Thursday, April 30, 2015

Taiwan


Taiwan was one of my unexpected favorites on this trip. Born in Beijing, I was brought up with the notion that all roads lead to Beijing--it's the capital of China after all and one of the biggest cities in the world. Not getting into the political situation (Beijing wants Taiwan as a part of China whereas the Taiwanese people want to stay independent), the population of the city of Beijing comes close to the population of the entire country of Taiwan. Taiwan is small, my parents always told me (it's true), and there's not much to do. Anything you can do in Taiwan you can do in mainland China on a bigger, better scale, they said. 

However, the older I get and the more objectively I can see things, Taiwan has many things that China cannot offer. The bigger scale of things my parents grew up with can be overwhelming at times, and the sheer number of people crowding every single restaurant, store, and road puts me off to China every time I visit. My grandparents and extended family all live in Beijing, so it will always be my "lao jia" (old home) to me, but I was pleasantly surprised that almost anything I could do in Beijing I could do in Taiwan in a cleaner, less crowded, and more civilized environment. Taipei definitely caters to a younger and more western population--bubble tea shops dot every corner (heaven), coffee and cat cafes are common (coffee is scarce in mainland China), there are a sizable number of bars and western restaurants, public transit is newer and cleaner, and there are THREE Mujis there. If that's not the mark of a cool city, I don't know what is (New York has three and SF only has one, the only US locations). 

The food was more familiar and palatable than the soups and herbal teas of Hong Kong too. Some of my favorite foods were abundant and cheap here--beef noodle soup, xiao long bao, bao zi, dan dan mian, shaved ice (a new discovery) just scratch the surface. And of course, the bubble tea! So many choices that almost no one gets tapioca pearls, choosing between coconut jelly, custard, or dragonfruit instead. I must have had 3 bubble teas a day, a necessity in the tropical weather. 

We took the flight from Hong Kong midday and got to our Airbnb without much difficulty. By the time we put our bags down, it was almost 5 pm, so we hurried over to Elephant Mountain to try to catch the city light up at dusk. We arrived a little too late, however still got this view of Taipei 101 and the Taipei skyline. 
The best view of Taipei from Elephant Mountain
The hike was surprisingly steep and dimly lit, making it a breeding ground for mosquitoes and bugs. After coming down from the mountain, we had all been bitten and sucked dry. 
Sweaty and stung a million times

We then took a taxi to RaoHe street market, the "local" street market that is apparently more manageable than the famous Shilin night market. This one was already bustling and huge so I'm glad we didn't try out the bigger one.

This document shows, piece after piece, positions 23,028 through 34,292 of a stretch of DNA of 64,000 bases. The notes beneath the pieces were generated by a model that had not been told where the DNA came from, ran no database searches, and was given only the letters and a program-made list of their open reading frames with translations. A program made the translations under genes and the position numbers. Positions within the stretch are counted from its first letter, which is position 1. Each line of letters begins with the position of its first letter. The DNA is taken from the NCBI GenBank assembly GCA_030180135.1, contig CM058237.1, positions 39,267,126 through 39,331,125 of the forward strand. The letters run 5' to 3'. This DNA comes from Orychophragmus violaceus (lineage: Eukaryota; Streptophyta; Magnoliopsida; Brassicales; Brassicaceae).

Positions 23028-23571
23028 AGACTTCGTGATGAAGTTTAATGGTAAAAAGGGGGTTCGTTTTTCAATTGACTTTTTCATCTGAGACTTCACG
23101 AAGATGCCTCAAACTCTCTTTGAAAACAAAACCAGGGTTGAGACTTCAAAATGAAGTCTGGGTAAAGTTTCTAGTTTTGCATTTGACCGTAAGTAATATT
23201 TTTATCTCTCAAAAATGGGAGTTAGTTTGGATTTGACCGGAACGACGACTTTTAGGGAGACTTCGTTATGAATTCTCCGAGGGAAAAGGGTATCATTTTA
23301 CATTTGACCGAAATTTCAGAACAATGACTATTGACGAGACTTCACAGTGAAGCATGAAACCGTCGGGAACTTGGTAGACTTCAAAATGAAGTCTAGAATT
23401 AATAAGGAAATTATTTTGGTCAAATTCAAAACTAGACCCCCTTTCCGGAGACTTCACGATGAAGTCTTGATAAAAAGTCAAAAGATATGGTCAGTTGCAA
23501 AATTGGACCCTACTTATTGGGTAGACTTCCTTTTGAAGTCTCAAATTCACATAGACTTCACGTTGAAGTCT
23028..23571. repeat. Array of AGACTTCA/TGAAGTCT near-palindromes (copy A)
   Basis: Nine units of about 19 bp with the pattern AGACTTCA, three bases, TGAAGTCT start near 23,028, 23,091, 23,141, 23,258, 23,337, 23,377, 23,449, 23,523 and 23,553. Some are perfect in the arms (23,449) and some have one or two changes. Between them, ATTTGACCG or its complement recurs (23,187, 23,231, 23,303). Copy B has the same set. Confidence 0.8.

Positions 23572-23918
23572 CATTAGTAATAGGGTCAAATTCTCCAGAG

RaoHe Night Market
Octopus balls
Pork buns. People started lining up for them, so we got in line before we even saw what they were. 
Cooked in a clay oven
Tastes like home to a Beijing-er. I failed to see how they were so special, but they were good nonetheless. 
Squid
E bought this just so I could take a pic!

A new favorite--shaved ice! Frozen condensed milk shaved to powdery consistency topped with fresh fruit. Mango was the best. 
We liked it so much we got a second one--matcha with red bean was not as good

The next day, my birthday, we went to the original Din Tai Fung location to see what the fuss was about. Expecting an hour+ wait, we were again pleasantly surprised to be seated right away because got there relatively early. I'm glad to report the hype is worth it! Never had I had more tender, melt in your mouth xiao long bao (XLB lol). 
The original and famous Din Tai Fung (now with locations all over the world and coming to SF soon). Look at those hand crafted folds and mini-crab on the crab ones! 

The girls were nice enough to treat me for my bday lunch! 
Dan dan noodles and XLB, hands down best meal in Taipei
For our second lunch, we stopped by the well known Yong Kang Niu Rou Mian for Taipei's famous beef noodle soup. See those bubble teas? We bought them from a bubble tea shop that now occupies the space where E's father used to live! 

After lunch, we hired a taxi driver to take us to Jiu Fen, the "Santorini of Taiwan." In Chinese, Jiu Fen means 9 pieces. The name originated from when there used to be nine families who lived on the mountain facing the ocean. Whenever they needed to go into the city, they'd always take back "jiu fen" for the rest of the families on the mountain. Importantly, Jiufen also has a strong Japanese influence from when Japan used to occupy Taiwan. For more history, a quick google search took me here. I'd never heard of the place before, but it was the inspiration for Miyazaki's seaside town in "Spirited Away." Again, I was pleasantly surprised by its quaintness!